Commercial Property Exchange
Commercial property exchange is a tool that commercial real estate investors can use to defer capital gains tax when swapping one “like-kind” commercial or investment property (such as a retail outlet) for another.
The concept can be a little slippery, so if you’d like to learn more about it, get in touch with our team today.
What Is A Commercial Property Exchange?
A 1031 commercial property exchange is a financial arrangement that commercial property owners can use to reduce their tax bills.
Under the scheme, when the property owner sells a commercial property, the money they receive goes into escrow (instead of their regular bank account). The owner then has 45 days to identify 3 properties they would want to purchase. Once they put a property under contract, they must complete the sale within 180 days.
Commercial properties that are eligible under the system include apartments, nursing homes, parking garages and lots, self-storage units, shopping centers and malls, warehouses, hotels, golf courses, gas stations, and convenience stores. If you are selling a property the tax code reads “like-kind.”
Commercial real estate investors typically use the facility to buy like-kind properties of equal or greater value. If the new real estate costs less than the old one, the remaining cash in the escrow account is subject to capital gains tax.
You can think of 1031 commercial property exchange rules as allowing for the continuation of investment. When a commercial property owner exchanges one like-kind property for another, it lets them defer any capital gains tax that might apply until they finally come to sell, cash out, and use the money for their personal consumption.
The Agent’s Role in Commercial Exchange
Because commercial real estate investors have just 45 days to find a like-kind property, it often pays to get professional help. Therefore, many look for agents who are experienced in helping them find new properties rapidly.
The process works like this: the commercial property owner sells a property for $500,000, incurring $100,000 capital gains. They then find a qualified intermediary to help them find 3 like-kind properties to identify within the allotted 45 days and complete the transaction within 180.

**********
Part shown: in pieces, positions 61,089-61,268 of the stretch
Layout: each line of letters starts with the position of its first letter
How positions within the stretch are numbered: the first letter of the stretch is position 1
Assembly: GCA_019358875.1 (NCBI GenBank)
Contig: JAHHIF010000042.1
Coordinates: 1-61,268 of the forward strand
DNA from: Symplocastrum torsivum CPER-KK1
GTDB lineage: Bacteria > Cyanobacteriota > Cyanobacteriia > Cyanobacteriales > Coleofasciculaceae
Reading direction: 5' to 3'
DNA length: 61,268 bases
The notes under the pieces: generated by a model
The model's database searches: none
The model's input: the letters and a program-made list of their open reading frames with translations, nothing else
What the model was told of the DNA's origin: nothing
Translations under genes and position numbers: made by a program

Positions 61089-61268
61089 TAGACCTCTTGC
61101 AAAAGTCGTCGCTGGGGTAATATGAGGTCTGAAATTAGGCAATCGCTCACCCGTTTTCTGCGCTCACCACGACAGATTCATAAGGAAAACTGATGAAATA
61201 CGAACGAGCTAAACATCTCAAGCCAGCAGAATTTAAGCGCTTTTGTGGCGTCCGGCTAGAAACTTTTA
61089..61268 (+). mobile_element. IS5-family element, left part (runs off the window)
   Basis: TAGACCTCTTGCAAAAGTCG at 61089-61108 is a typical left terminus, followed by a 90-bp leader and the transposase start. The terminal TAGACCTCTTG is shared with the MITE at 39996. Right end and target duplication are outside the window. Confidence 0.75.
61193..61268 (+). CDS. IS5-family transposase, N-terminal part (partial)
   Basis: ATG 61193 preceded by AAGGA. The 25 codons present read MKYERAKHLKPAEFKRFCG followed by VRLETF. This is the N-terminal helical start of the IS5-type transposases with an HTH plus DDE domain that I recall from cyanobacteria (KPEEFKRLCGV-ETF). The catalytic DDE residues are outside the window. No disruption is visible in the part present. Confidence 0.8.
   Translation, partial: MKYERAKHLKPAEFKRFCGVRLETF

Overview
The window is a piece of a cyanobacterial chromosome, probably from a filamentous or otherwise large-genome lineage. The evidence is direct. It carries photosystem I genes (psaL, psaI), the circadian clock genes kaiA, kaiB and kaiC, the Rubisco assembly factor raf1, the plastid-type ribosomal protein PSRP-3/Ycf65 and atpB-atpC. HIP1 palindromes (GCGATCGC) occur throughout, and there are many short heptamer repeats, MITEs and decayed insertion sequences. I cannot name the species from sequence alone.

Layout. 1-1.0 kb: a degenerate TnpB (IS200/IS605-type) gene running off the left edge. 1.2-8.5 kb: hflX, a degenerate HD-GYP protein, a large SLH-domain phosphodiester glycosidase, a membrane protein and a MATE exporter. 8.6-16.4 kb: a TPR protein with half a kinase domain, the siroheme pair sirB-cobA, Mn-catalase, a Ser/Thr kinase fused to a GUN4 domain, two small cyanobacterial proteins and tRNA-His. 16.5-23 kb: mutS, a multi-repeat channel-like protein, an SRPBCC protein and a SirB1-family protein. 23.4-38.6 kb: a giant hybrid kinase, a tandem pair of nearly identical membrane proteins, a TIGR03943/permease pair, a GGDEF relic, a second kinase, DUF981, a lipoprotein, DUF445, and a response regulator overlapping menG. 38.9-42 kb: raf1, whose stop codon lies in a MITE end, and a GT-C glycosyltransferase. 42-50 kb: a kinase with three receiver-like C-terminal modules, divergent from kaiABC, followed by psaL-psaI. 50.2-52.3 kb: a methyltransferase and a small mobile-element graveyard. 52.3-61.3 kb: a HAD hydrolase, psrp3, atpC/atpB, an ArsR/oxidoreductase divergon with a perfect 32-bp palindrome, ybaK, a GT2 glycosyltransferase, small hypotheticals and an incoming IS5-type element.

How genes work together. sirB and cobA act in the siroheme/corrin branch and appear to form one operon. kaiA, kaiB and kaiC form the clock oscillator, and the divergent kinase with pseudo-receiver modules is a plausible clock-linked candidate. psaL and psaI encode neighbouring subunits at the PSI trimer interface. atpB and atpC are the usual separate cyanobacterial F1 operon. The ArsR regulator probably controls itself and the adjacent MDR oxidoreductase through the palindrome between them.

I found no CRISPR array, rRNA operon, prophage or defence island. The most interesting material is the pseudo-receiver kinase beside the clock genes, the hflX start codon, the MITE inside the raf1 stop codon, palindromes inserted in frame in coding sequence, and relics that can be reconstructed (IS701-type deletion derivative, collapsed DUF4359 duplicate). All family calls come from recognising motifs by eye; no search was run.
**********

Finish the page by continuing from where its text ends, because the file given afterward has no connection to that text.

The agent then starts canvassing for similar properties that qualify under the 1031 scheme. Once they find a suitable match, they confirm the purchase with the commercial property owner and move ahead with the transaction.
Usually, agents will find a slightly more expensive commercial property, say, costing $550,000. They take the $500,000 from the sale of the old real estate (including the $100,000 gain in equity) and use it towards the new one, leaving $50,000 for the investor to finance with cash or debt. “This example doesn’t include fees associated with a transaction”
In this setup, the investor does not pay any capital gains tax on the $100,000 capital gain from the first sale. They will only pain capital gains tax when they finally cash out.
Does that sound complicated? Don’t worry; with us, you can get us to walk you through this entire process.
Commercial Property Exchange in Idaho
Commercial property exchange in Idaho works similarly to how it does in the rest of the country. Commercial property owners can achieve “continuity of investment” by using agents to find similar properties that qualify under 1031 rules.
In Idaho, commercial property exchanges usually take the form of listings online. Real estate owners will put their assets into categories, allowing agents to find like-kind properties for their clients.
The concept of “like-kind” is quite vague. In Idaho, you can exchange agricultural buildings for a shopping center or apartments for land. Thus, navigating this landscape with a real estate agent can be helpful. Also with the help of our Exchange partner Pioneer Title we can handle the entire process for you.
Commercial Property Exchange Tax Rules
There are several rules that you need to be aware of when considering commercial property exchange. We run through them here: “Consultant with a CPA also when conducting a 1031!”
Only for business and investment properties: You cannot invoke 1031 commercial exchange tax relief when selling a residential property in which you live.
The exchange must be similar: Typically, “like-kind” refers to the property’s equity, not what the current owner uses it for.
The titles must be the same: If you run your commercial property investing through a company or in your own name, the title on the deed must be the same. You can’t transfer the property to another commercial vehicle.
You need to fulfill the timing requirements: If you want to escape capital gains, you can only hold the cash in escrow for 45 days, you must identify 3 properties and put one under contract by the expiration of the 45 days. You must complete the transaction on the new property within 180 days. If you don’t, you could be liable to pay the capital gains on the original property, even if you invest in qualifying like-kind real estate.
Don’t leave your commercial property exchange to chance. Get us to manage the process for you for peace of mind plus massive tax savings.